A Baptist pastor and gracEmail subscriber asks: “What practices and doctrines do you see in Baptist life and teaching that are not matching up to the Word of God?”
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Baptists (like many other Christians today) generally lack an appreciation of the ongoing, present-day power and will of God to perform miracles and to bestow so-called “miraculous” spiritual gifts, as well as the realities of spiritual warfare in which Christians are all involved (1 Cor. 1:4-7; 12:4-11; Eph. 6:12). The one-man pastor system, common among Baptists, is a poor substitute for the leadership of multiple pastors (shepherds-teachers) which we see in the New Testament (Acts 20:17, 28; Phil. 1:1; 1 Peter 5:1-4). The one-man system overworks the pastor, leaves the people untended if not unfed, and leaves the pastor vulnerable to his own blind spots which joint leadership can easily correct.
To an outsider, the Southern Baptist denominational power-struggle of the past several decades appears inconsistent with the spirit and teaching of the Son of Man (Matt. 20:20-28), contrary to apostolic doctrine (Phil. 2:3-11; 1 Pet. 5:3; 3 John 9-10) and spiritually draining to Baptists who wish simply to be Christians.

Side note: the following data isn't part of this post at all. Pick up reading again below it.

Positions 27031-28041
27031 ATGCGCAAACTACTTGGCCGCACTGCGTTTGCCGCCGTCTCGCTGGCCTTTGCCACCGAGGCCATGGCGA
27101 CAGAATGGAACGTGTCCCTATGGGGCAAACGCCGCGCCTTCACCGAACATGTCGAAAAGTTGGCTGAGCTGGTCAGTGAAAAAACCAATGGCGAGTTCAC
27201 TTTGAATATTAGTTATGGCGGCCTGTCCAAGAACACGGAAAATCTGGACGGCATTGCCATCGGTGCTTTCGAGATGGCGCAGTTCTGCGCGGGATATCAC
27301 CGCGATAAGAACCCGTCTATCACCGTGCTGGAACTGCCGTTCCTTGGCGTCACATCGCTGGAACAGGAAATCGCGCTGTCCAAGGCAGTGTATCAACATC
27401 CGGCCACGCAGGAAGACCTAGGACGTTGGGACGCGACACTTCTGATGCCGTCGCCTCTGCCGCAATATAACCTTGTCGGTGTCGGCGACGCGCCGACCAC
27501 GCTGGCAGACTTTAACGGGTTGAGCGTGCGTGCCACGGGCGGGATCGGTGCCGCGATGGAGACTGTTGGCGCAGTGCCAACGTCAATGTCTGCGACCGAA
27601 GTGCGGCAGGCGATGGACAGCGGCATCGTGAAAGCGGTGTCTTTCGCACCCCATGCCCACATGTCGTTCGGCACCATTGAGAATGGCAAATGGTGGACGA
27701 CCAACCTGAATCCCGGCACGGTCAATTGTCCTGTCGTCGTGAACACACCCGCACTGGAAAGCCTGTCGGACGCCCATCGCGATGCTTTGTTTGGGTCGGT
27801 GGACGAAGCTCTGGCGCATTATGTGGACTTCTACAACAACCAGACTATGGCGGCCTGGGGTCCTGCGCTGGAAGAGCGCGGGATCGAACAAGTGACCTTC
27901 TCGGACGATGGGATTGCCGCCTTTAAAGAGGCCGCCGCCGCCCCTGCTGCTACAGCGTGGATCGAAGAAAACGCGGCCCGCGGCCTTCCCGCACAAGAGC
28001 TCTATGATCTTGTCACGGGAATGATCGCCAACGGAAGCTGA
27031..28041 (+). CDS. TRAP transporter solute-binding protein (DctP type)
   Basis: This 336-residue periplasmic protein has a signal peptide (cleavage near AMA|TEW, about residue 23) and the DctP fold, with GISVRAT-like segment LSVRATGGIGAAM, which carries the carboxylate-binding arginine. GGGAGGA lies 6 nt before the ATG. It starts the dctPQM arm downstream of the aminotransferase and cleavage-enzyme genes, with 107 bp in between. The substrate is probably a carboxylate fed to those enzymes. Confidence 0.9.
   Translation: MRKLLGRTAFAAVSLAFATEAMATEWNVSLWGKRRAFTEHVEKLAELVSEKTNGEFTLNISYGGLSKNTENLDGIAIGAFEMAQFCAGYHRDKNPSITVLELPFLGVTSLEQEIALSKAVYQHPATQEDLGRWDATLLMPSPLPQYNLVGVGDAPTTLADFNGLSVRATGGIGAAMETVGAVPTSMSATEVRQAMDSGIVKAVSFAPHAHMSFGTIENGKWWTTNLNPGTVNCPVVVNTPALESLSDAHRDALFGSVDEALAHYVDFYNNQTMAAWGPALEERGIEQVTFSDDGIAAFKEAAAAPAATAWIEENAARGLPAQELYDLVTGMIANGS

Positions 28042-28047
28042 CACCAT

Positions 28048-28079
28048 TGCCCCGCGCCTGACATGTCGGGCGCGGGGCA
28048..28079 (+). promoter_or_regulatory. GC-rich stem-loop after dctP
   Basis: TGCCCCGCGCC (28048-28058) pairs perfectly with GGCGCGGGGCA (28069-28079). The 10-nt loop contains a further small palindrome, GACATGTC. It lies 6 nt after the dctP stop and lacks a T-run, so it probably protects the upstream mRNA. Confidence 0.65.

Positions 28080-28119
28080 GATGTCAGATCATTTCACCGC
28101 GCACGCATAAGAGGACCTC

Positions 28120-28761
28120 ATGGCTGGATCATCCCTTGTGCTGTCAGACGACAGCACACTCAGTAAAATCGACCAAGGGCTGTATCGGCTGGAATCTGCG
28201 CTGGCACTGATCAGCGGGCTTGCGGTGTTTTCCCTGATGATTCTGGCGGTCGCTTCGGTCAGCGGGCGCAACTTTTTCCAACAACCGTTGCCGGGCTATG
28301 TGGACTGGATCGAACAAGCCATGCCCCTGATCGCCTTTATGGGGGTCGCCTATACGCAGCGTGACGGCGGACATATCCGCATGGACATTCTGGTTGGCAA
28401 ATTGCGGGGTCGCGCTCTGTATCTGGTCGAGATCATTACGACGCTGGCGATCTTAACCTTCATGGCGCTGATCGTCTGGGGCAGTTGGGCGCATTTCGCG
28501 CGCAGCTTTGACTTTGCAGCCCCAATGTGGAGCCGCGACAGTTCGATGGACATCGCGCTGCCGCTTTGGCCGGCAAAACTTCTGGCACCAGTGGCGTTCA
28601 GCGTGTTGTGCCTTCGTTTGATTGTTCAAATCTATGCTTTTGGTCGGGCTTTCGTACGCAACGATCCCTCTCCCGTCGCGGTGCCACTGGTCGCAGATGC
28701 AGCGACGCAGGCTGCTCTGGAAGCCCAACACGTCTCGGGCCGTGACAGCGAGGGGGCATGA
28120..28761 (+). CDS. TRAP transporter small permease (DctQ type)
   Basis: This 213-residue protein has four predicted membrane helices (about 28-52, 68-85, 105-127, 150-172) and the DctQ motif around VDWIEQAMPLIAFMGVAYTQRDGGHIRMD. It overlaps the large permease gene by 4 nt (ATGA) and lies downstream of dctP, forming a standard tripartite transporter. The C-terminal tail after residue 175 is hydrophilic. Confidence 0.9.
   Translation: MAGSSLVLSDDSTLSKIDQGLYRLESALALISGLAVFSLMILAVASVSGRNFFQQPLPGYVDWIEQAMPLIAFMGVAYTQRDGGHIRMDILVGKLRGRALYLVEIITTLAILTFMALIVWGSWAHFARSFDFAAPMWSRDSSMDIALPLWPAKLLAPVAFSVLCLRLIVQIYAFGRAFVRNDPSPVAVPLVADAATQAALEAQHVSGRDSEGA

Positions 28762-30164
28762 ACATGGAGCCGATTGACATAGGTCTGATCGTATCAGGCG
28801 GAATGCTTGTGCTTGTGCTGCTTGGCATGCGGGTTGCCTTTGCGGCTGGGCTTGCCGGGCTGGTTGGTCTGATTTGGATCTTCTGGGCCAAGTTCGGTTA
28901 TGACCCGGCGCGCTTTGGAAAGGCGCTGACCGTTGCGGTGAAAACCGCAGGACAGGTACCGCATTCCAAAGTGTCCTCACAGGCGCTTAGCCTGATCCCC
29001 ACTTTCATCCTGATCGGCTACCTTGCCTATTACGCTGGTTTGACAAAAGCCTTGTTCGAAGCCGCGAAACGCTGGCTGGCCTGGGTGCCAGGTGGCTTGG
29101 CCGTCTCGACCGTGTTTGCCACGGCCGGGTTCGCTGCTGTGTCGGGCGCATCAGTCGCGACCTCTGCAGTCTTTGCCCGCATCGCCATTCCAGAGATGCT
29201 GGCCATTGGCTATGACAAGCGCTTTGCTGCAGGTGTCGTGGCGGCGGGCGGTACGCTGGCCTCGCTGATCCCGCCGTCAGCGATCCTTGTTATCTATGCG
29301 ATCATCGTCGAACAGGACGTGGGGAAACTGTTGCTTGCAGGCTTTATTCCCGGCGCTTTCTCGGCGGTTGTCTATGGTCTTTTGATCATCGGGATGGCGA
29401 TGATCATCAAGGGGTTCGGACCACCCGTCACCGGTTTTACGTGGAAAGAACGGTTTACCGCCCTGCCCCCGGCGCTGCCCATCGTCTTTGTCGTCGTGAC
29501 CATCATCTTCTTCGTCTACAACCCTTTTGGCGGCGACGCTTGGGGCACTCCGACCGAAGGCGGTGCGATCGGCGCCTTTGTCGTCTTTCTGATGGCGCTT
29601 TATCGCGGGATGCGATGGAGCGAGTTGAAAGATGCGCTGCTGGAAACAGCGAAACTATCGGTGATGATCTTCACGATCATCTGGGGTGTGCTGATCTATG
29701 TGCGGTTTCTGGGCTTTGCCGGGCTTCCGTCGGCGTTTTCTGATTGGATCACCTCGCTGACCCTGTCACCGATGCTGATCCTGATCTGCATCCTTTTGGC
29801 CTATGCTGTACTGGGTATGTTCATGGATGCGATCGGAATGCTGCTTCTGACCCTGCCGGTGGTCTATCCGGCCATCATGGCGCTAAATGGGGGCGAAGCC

Although the New Testament does not require weekly Communion, it allows and perhaps even suggests it (Acts 2:46; 20:7). Baptists would benefit by making Communion a more-frequent occurrence. Finally, because Southern Baptists are so numerous, and because their churches often provide services from cradle to the grave, it is easy for Baptists to forget that they are only one part of a widely-diverse body of Christ, and to live their lives in isolation from other Christians whose fellowship could enrich their own lives and understanding. Baptists do not think they are the only ones going to heaven, but they sometimes forget that they are not the only Christians now residing on the earth.